Fostering a future dog guide is one of the most rewarding experiences you can go through. It takes a selfless and responsible person to raise a newborn puppy into a heroic guide dog. I raised a 6-week-old black Labrador retriever into a 90-pound Autism Assistance Dog and let me tell you, it was one of the greatest things I have ever done. Since my experience I have received a ton of questions regarding the program and many friends have even decided to foster their own dog guide after witnessing my experience first hand. Here is everything you need to know about how to register for the program, why you should do it, and maybe why you shouldn’t.
How the program works
Let’s say you get your new 7-8 week old future guide dog. You will be given the puppy’s food and crate for free. All leashes, collars, and toys will be your responsibility to pay for. All shots and vet care will be covered by the organization at no charge to the foster parent. The puppy will come with a future guide dog vest that when worn by the puppy will allow her to go practically anywhere with you. As a foster parent you promise to attend a group lesson with the puppy every 1-2 months. These lessons include teaching the puppy useful commands and getting to know some other foster parents. After 9-12 months of fostering the puppy you will be given a recall date in which you have to bring the now all-grown-up dog back to the organization for formal guide dog training. The dog will then go on to change the world, and you are updated on his progress every few months.
How do I start?
The very first step in getting your guide dog is to fill out the following form: http://www.dogguides.com/forms/FosterFamilyApplicationForm.pdf and email the completed version to email@example.com. After a few weeks you will be contacted for an at home interview where a representative from the organization will come to your house to interview you in order to determine if you are a suitable foster parent. If you pass the interview, you will be contacted when there is a puppy available for you to come pick up. The wait is usually 3-4 weeks. Super duper easy, that’s all there is to it! Now comes the hard part…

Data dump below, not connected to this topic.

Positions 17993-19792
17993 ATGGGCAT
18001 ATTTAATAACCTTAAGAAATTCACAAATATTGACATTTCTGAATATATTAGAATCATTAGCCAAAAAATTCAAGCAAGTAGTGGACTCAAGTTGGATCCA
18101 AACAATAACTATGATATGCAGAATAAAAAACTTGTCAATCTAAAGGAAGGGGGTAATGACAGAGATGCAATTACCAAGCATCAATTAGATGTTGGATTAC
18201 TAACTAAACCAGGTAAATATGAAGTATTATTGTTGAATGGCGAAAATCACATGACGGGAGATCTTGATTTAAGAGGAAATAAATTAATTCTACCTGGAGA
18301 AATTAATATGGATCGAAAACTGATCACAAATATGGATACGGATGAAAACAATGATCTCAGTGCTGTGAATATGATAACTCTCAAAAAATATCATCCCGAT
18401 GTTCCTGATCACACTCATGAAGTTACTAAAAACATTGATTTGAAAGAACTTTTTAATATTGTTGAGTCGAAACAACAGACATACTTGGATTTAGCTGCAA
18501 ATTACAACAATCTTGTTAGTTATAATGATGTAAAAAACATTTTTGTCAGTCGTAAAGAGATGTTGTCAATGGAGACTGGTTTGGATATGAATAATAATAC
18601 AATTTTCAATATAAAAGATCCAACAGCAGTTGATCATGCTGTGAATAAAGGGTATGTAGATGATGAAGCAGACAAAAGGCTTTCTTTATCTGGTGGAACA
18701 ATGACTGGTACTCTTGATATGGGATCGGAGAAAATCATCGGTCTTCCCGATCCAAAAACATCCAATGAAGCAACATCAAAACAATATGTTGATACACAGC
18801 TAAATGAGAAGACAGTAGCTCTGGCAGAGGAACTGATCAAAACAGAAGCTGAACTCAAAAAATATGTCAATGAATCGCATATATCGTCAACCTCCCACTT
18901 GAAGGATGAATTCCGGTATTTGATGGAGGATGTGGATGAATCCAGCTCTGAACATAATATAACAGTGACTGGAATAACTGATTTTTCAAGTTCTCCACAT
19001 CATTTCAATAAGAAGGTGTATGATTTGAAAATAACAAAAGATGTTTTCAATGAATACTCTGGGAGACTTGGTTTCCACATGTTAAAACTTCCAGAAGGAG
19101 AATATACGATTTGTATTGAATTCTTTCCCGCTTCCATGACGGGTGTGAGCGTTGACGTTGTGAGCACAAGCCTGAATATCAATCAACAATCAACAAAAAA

Why you should
There is no doubt that fostering a future guide dog has made me a better person. It has not only made me more patient, responsible, and calm mannered, but my knowledge about dogs and how to interact with them has increased significantly, which surprisingly has come in handy quite often! I chose to get a guide dog because as much as I wanted a dog, I could not commit 13 years to raising one, and my student budget could not afford to support a hungry Labrador. Although it was incredibly difficult to part ways with Emmett at the end of the year, knowing that he will be going on to change someone’s life has made it all seem like the right decision.
Why you shouldn’t
Raising a newborn puppy into a future guide dog is not an easy task. A lot of people would accuse me of signing up for the program just because I wanted to meet girls. Little did they know that no girl is worth the amount of work it takes to raise a newborn puppy. Raising a puppy is a 24 hour, 7 days a week job with no breaks. You will constantly have to think about where your puppy is, if they’ve gone out to pee/poo, etc. If you are not willing to sacrifice some social nights with your friends then this program is not for you. You will be sacrificing a lot of your personal life for the dog, but in return the puppy will love you more than all your friends probably do anyway.
What you can expect
Throughout your year here is a list of things you can expect to experience:
- You will meet a lot of new people
- You will have dog hair on everything you own and all over your house
- You will clean up a lot of pee/poo
- You will always be greeted by your K9 friend when you come home
- You will most likely have some shoes, shorts, or shirts ripped apart
- You will spend a few hundred dollars on dog toys
- You will make a lot of friends who also have dogs
- You will get hardly any sleep the first few weeks after getting your puppy
- You will get approached by people so often that it gets annoying
- You will attract a lot of attention in public places
- You will have to endure cold winter walks
- And most certainly you will cry your eyes out when you give them back for recall
Graduation & Meet n Greet
If all goes smoothly, about 6 months after recall your dog will graduate and be selectively matched with a family in one of the specialization programs. My dog Emmett was matched with an 11-year-old boy named Keagan who lives in a small town in Nova Scotia. Keagan suffers from autism and having Emmett will change his life incredibly. At graduation you meet the new family and exchange contact information. It’s a very emotional night and it’s the bow that ties the whole experience together. You also get to see your dog again and wish them farewell as they go on to change someone’s life just like they most likely changed yours.
Raising a future dog guide can be one of the most gratifying experiences if done for the right reasons. You will not only help change the life of someone with a physical or medical disability but you will yourself change into a much more well rounded person in the process.
PS. Where is my Little Dog guide now? Well he’s that big black lab in the article’s featured photo. The little boy he’s with is little Keagan and they make an incredible team together. Emmett has helped changed Keagan’s life tremendously and his mother gives me updates monthly. I couldn’t be more proud of Emmett, he continues to change the lives of those around him!